New genetic risk factor for colon cancer identified
Discovery of mutant gene improves possibility of early screening and treatment for the disease
Irvine, Calif., June 9, 2004 -- An international research team has identified a virulent, new genetic risk factor for colon cancer – a discovery that could lead to early screening and treatment for people who have this genetic disposition to contract the disease.
The team, led by Dr. Steven Lipkin of the Chao Family Comprehensive Cancer Center at UC Irvine and Dr. Stephen B. Gruber of the University of Michigan, discovered a novel mutant gene in Israeli colon cancer patients. The researchers also discovered that the presence of the gene significantly increased the risk of colon cancer among these patients.
The researchers found that people with this genetic variant form of MLH1, a gene already linked with colon cancer, have a 40-percent lifetime risk of getting colon cancer, as compared to a 6-percent risk for the general population. Study results were posted on June 6 as an advance online publication on the Web site of Nature Genetics (www.nature.com/ng/).
Colorectal – or colon – cancer is one of the most common forms of cancer in the United States. The National Cancer Institute estimates that some 150,000 new cases will be diagnosed in 2004, and more than 55,000 deaths from colorectal cancer will occur. Approximately one-quarter of all patients have a family history of colorectal cancer, which suggests a genetic contribution. It is preventable though early detection.
Colorectal cancer rates in Israel are among the highest in the world. Over the past three years, the research team has been conducting a genetic epidemiological survey of colon cancer patients in northern Israel and found that more than 1 percent carried this previously unidentified variant gene, called MLH1 D132H. Significantly, these patients were found to have no other risk factors, and they could not be identified with one particular ethnic, cultural or religious group.
"We found the gene in a wide patient population of Sephardic and Ashkenazi Jews, Muslim and Christian Arabs, Druze Christians and Bedouins," said Lipkin, who is the director of the cancer genetics clinic at the Chao Center. "This leads us to believe that the population carrying this genetically variant gene is not limited to Israel, and this variant may have arisen during early phases of human evolutionary population migration. Although their numbers may be small, the people who have this specific genetic risk factor can be living anywhere in the world, and the odds of them getting colon cancer someday are very high."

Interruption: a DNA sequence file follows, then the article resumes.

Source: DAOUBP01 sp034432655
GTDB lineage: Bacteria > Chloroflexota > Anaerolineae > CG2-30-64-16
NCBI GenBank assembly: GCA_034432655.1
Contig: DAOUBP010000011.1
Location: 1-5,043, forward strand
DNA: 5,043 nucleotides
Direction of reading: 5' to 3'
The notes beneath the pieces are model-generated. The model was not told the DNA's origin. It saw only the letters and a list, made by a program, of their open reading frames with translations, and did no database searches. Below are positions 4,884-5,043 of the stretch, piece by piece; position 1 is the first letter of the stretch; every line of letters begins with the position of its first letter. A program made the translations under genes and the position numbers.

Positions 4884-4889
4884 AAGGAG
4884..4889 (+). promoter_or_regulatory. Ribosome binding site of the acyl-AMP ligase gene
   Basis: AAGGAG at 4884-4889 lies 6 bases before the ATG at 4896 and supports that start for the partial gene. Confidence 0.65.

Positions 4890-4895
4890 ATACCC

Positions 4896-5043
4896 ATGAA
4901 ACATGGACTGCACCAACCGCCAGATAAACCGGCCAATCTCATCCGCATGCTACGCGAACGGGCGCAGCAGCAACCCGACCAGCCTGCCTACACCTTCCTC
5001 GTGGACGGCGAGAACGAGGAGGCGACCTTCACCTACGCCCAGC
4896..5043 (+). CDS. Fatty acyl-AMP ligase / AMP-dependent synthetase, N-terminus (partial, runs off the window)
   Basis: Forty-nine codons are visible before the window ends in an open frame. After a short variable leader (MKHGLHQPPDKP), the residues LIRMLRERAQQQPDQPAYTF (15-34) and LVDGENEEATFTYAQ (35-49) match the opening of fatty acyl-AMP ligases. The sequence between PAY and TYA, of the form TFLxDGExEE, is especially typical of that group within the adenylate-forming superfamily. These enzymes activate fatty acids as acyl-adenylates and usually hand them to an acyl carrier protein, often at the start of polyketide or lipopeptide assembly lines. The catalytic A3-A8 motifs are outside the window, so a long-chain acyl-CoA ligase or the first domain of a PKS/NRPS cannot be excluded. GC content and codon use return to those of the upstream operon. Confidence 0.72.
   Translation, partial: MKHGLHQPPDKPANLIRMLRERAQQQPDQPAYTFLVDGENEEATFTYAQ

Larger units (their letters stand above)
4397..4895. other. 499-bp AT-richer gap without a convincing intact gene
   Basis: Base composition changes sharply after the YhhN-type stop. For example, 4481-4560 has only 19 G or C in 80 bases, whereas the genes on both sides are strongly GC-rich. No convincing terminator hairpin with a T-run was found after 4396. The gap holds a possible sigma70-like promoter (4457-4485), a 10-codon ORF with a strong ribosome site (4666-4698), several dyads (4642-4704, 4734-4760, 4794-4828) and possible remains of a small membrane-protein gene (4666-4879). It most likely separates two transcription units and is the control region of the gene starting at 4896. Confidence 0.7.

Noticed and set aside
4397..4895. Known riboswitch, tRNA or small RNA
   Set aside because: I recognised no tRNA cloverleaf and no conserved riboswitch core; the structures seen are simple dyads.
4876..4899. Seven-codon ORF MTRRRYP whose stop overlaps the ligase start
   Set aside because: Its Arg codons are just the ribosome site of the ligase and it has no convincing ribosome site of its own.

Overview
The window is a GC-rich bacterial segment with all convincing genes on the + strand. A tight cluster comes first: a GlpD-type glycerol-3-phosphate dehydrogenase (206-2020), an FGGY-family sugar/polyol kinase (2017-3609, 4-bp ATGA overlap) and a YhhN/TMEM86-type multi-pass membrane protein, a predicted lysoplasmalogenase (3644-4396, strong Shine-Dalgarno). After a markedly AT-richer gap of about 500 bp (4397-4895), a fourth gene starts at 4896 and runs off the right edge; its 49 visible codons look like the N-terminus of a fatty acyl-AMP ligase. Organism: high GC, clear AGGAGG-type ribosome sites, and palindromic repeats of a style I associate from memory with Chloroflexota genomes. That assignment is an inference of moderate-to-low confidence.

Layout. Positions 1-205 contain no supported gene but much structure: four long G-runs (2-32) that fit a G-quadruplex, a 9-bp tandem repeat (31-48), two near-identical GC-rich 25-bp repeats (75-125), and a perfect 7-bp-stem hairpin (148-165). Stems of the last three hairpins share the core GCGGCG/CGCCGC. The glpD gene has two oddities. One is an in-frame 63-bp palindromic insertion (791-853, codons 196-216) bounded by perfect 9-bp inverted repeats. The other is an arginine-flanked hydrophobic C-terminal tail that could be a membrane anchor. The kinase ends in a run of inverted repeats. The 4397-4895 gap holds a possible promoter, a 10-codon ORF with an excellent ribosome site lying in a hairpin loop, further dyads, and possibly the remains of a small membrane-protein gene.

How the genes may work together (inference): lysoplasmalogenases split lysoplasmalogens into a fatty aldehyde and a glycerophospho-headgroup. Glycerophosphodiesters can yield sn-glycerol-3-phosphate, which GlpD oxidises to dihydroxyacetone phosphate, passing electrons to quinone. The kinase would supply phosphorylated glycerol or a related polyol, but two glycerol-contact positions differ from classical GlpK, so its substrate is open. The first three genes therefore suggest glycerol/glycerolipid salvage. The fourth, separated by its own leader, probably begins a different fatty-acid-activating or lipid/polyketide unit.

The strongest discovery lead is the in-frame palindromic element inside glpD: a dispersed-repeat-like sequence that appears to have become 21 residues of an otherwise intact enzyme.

As part of the study, the researchers developed new genetic screening tools to identify variant genes. Using these methods, Lipkin will work with UCI's Genetic Epidemiology Research Institute to survey colon cancer patients in other ethnic groups for this mutant gene.
Participating in the study along with Lipkin and Gruber, Jessica Peng-Chic and Brian Shin of UCI were Laura S. Rozek, Joel K. Greenson and Eric Fearon of Michigan; Dr. Gadi Rennert of the Carmedical Center and Technion Faculty of Medicine in Haifa, Israel; Wei Yang of the National Institute of Diabetes and Digestive Kidney Diseases in Bethesda, Md.; Joseph Hacia and Nathan Hunt of the University of Southern California in Los Angeles; Mark Kokoris of BioCaptus in Bothell, Wash.; Henry Lynch of Creighton University in Omaha, Neb.; Francis Collins of the National Human Genome Research Institute in Bethesda; and Steve Fodor of Affymetrix Corp. in Santa Clara, Calif. The American Cancer Society and the National Institutes of Health provided funding.
Source: Eurekalert & othersLast reviewed: By John M. Grohol, Psy.D. on 21 Feb 2009
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